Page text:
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Amid Broken Promises, Lewis Stands Alone on Affordable Housing
Published:
3/5/2014 3:02:52 PM


Charleston City Councilman James Lewis
 
By Barney Blakeney


Charleston City Councilman James Lewis frequently finds himself standing alone. That didn’t change at council’s Jan. 30 meeting as Lewis fought to get his colleagues and Mayor Joseph Riley to hold fast to a commitment to low income affordable housing.

At the meeting council approved the sale of the old SCE&G bus barn at 628 Meeting St. to the American College of the Building Arts for $10. The property had been transferred to the city as part of mitigation for the Arthur Ravenel Bridge construction.

The S.C. Dept. of Transportation acquired the property along with other parcels of land which it transferred to the city as well, including land on Meeting Street between Lee and Cooper streets. Stipulations mandated the properties be used to mitigate low income communities adversely impacted by the bridge construction.

Lewis challenged the deal with the building arts school now located at the old city jail on Magazine Street. He said the city already has given the school land and now would give it land promised to low income residents displaced by the bridge construction. That land, he said, should be used to construct low income affordable housing. He noted that such promises to use land at Meeting and Lee streets have gone unfulfilled.

A lot of promises were made, but nothing has been done, Lewis told council. The trolley barn and Lee Street sites are the only properties acquired through the mitigation agreement available to develop low income affordable housing, Lewis said.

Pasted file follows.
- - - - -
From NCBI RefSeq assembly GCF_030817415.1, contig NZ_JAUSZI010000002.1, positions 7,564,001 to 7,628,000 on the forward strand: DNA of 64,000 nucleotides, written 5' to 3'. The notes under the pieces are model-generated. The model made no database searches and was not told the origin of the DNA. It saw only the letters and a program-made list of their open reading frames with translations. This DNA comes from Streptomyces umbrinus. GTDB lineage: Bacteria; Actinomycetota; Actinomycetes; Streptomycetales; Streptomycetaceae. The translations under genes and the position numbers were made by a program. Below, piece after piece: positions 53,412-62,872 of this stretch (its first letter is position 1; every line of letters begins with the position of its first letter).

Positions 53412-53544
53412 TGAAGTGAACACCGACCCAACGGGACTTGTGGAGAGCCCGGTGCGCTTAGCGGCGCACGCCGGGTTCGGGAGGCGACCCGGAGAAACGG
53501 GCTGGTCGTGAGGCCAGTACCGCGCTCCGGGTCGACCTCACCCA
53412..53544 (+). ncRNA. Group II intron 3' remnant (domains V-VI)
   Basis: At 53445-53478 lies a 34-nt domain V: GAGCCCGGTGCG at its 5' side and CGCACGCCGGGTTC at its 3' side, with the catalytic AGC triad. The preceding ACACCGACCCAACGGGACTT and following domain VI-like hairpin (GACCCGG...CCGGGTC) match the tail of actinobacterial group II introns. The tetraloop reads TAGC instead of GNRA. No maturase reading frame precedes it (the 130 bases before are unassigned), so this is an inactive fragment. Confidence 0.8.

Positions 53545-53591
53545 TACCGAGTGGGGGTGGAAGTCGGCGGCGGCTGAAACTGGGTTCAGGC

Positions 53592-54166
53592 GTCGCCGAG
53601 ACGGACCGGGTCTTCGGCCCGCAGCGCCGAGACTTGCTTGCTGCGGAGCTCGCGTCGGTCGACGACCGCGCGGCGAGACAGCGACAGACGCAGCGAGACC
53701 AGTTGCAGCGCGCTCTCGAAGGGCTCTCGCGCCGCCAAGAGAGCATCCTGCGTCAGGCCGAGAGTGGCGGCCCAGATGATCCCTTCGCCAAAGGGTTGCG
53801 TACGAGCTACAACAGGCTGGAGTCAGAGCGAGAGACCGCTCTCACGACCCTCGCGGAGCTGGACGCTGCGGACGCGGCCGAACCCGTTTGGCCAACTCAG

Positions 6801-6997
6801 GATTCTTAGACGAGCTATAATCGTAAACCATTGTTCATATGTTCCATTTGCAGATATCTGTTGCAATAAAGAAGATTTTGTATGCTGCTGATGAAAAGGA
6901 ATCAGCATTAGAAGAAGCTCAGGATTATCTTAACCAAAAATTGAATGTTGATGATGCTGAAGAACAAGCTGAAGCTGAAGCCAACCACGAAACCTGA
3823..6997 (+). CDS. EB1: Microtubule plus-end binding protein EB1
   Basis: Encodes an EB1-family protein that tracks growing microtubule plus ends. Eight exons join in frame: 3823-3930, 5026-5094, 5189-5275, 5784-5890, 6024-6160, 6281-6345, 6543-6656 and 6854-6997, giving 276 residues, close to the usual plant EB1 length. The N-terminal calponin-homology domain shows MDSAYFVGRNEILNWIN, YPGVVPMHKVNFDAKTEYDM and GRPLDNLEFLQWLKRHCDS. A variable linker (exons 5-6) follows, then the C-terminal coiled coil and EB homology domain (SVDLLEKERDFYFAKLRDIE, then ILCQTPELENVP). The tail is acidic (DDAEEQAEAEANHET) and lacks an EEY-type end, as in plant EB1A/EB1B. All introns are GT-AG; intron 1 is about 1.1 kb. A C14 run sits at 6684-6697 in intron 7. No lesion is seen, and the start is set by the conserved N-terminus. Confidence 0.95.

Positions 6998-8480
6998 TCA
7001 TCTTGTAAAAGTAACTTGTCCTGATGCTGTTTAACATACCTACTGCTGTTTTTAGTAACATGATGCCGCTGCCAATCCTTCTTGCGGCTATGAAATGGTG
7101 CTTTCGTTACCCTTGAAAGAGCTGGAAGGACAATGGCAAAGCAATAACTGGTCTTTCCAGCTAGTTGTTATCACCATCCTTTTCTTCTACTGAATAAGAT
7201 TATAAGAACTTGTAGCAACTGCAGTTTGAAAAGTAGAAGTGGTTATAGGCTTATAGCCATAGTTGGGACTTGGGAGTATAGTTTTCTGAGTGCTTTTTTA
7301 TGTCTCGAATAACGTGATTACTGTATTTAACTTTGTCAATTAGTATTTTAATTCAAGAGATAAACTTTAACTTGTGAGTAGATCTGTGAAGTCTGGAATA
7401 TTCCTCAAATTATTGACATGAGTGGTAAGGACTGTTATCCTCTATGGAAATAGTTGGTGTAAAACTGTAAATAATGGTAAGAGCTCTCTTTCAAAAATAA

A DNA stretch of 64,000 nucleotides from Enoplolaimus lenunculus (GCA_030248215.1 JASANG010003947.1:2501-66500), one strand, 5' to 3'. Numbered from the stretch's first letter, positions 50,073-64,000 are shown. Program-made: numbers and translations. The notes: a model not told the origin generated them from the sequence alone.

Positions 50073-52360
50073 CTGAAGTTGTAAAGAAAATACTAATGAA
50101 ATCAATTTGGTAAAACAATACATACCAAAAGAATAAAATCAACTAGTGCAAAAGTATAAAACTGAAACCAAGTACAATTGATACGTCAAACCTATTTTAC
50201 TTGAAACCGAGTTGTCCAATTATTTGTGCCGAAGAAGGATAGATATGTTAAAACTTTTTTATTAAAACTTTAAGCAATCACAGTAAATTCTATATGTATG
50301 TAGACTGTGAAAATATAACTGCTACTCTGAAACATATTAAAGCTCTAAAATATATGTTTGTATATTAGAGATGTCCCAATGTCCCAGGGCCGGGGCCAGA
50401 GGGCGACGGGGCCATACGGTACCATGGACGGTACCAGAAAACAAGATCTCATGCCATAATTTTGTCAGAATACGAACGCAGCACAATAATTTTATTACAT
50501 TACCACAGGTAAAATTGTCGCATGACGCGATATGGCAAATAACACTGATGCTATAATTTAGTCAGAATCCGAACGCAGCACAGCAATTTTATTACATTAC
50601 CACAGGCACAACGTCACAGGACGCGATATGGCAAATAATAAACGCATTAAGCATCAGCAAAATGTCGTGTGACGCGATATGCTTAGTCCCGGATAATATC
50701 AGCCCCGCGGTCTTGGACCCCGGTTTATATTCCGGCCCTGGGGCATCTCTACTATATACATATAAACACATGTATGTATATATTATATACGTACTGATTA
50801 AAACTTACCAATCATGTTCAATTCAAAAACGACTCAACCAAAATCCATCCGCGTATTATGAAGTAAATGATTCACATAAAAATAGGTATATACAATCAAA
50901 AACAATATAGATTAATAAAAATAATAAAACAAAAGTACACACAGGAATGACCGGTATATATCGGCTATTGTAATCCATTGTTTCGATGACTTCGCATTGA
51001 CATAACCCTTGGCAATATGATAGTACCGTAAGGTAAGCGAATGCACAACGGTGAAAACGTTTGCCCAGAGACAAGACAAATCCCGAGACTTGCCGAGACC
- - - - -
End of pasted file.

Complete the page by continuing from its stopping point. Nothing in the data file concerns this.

“Every time there’s a highway built, it always comes through African American neighborhoods. We’ve been promised. The people in that neighborhood have been promised,” he said.

But when the vote was taken, Lewis cast the only dissenting ballot against the measure. Others, including councilmembers William Gregorie, Robert Mitchell, Keith Waring and Rodney Williams voted in favor of the transfer.

Waring explained his vote saying in exchange for the bus barn transfer they have gotten a $7.2 million commitment from the administration to build low income affordable housing.

“I feel it’s a good compromise,” Waring said last week. He thinks the Black community should hold the administration to its commitment.

Lewis remains unconvinced. Some people have cut deals with the administration, but the bottom-line is the administration has not moved to create any low income affordable housing to date.

“Why should we believe them now?” he asked.

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